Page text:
Launching the chick into homeowner flight

Our daughter just closed on her first home this week. The house was constructed in 1930 on a corner lot here on the west side of Vancouver. It’s a bit of an unkempt duckling in need of TLC but has the potential to turn into a swan.


Rebecca's house front


While she works on the interior of the house she’s asked me (with some help of my Master Gardener pals) for ideas for the garden. I’m excited at the prospect but it is in need of major clean up first.  So this week my husband and I plus my Master Gardener pal Toni spent one cool morning putting a dent in it.

Toni tackled the overgrown ivy on the fence. My husband took down three pesky Tree-of-Heaven, while I worked on the blackberry bramble.  We completely filled up Toni’s pick-up with debris.



Overgrown ivy on fence before


Ivy removal in progress


Tree of Heaven by the fence


Blackberry bramble before




Later that day I met with Vancouver’s Urban Forester to discuss which trees needed to come out. There is Black Locust growing in the alley way, a sad-looking flowering cherry by the garage, and an even sadder looking purple flowering plum  starting to grow into the overhead wires.  His suggestion was to remove them all and start over with better behaved trees, appropriate for the size of the lot.  He measured and marked the area on the hot west side of the lot where two street trees may eventually go.


Black Locust trees in foreground 


We went back Saturday and did more work, digging up masses of iris tubers, separating them and putting them out in two free boxes. Took out some very old roses, so old they had reverted back to the rootstock. Going, going, gone. Time to start over.  Cleaned up the dead stuff around the banana trees. Took all the debris and filled up our yard debris bin at home.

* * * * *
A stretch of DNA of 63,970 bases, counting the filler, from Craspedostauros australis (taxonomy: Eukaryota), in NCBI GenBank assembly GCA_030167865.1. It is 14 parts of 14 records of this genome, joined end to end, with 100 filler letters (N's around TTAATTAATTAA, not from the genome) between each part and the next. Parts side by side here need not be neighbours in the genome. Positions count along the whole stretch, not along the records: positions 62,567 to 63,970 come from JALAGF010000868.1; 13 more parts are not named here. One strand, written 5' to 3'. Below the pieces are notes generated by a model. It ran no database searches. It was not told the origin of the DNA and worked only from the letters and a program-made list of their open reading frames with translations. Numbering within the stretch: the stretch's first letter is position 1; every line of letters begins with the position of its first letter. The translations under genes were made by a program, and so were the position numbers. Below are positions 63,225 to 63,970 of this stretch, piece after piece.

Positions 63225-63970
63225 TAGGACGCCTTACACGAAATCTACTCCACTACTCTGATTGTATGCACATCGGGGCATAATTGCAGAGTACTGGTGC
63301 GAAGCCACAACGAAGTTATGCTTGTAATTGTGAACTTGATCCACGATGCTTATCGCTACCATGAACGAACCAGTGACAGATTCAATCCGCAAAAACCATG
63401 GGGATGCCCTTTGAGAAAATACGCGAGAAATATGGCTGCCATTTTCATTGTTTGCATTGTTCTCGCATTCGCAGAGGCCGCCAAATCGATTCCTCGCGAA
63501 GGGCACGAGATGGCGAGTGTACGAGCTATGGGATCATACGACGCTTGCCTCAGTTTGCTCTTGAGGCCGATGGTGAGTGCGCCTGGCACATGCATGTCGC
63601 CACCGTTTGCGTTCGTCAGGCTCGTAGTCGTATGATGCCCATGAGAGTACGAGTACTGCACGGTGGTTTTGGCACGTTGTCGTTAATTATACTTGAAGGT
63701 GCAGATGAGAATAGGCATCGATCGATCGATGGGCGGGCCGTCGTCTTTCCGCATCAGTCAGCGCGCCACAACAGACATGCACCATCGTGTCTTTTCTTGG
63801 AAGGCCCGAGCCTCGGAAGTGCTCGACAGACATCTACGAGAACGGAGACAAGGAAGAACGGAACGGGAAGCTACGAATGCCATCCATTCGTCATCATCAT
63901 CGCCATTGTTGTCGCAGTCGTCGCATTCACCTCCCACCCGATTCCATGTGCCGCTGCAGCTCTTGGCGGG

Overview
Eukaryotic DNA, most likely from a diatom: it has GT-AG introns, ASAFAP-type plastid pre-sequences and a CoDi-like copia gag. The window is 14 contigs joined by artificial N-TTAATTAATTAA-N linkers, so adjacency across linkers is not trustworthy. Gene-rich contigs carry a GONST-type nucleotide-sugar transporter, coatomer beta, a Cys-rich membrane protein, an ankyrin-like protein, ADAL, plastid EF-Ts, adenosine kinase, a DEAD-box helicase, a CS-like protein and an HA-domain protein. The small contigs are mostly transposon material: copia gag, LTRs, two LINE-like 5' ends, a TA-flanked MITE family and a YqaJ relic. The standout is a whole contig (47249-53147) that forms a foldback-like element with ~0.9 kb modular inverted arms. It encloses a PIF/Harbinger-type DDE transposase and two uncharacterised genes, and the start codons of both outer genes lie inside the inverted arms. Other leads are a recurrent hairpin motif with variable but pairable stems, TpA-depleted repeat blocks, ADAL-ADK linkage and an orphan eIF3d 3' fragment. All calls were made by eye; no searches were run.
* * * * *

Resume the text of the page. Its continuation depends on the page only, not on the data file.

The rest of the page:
While I was hacking back anything and everything plus digging up irises my husband busied himself with cleaning up all the rubbish and sorting it into piles of recyclable material and garbage.  He found kid’s toys, bits of plastic everywhere, metal, sunflower shells, cigarette butts, and used Q-tips all off of the front porch area.

The place comes with a concrete pad behind the garage. The previous owner stored a camper and a boat on it. Once cleaned up this would make for a nice outdoor dining area. It could also be a good base for an outdoor mosaic tile ‘carpet.’


RV pad in the back


Found a border of lilies with some hardy geraniums and asters inside the fence and this sweet little Japanese Maple plonked in the center of the ‘lawn.’ My daughter would like to move it but we don’t know if it would survive a move.


Front area


These junipers will have to go. The front faces south and the shade is from evergreens across the road. It’s pretty narrow here and sloped so I’m considering ornamental grasses. Massed Mexican Feather Grass?  Calamagrostis ‘Karl Foerster?’

Juniper blobs on sentry duty


The previous owners had a vegetable garden on the west side of the house. My daughter would like to put raised beds in here for vegetables. There is no hose bib on this side and we’ll have to put one in eventually.  There is a basement so hopefully the water pipe running through is not far off. Weird that there is only one hose bib though.  I thought houses had to have at least two.




The west side outside the fence receives the most sun and is very dry.  Native plantings would go well here.




This front border is now cleaned out. Bye-bye irises, bye-bye lilac. For now the banana mini-forest will stay. We all think they’re kind of cool. So maybe a tropicalisimo garden ya think? There’s a lot of work ahead!






2 thoughts on “Launching the chick into homeowner flight

  1. WOW, your daughter is lucky to have family that will do so much hard work.  Isn’t there any place to replant some of the iris?  Which fruit trees (dwarf, perhaps) would do well?  That concrete pad in back is real plus, lots of potential for outdoor living.  Yes, certainly do need at least one more hose bib out there.  My house has four.  So glad you kept the Banana trees, your daughter seems to really like them.  Would hibiscus survive in that growing zone?  Would add to the exotic look. Hope to see pictures of the progress, that little place has so much potential!  BJ    | “The past is past, and the future is yet to come. That means the future is in your hands—the future entirely depends on the present. That realization gives you a great responsibility. “   | |  H.H. the Dalai Lama, “The Experience of Change |

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    1. Thanks Barb. Rebecca spent some time in Hawaii and really loved it there. One thought is that we try a kind of island tropical feel to the garden. And yes, some of the hibiscus family will do well up here…already picked one up! Also Ginger. She really wants a water feature. I want to suggest some kind of water rill to her. Those are usually low, flat, and narrow. Just enough to dabble feet in on a hot day.


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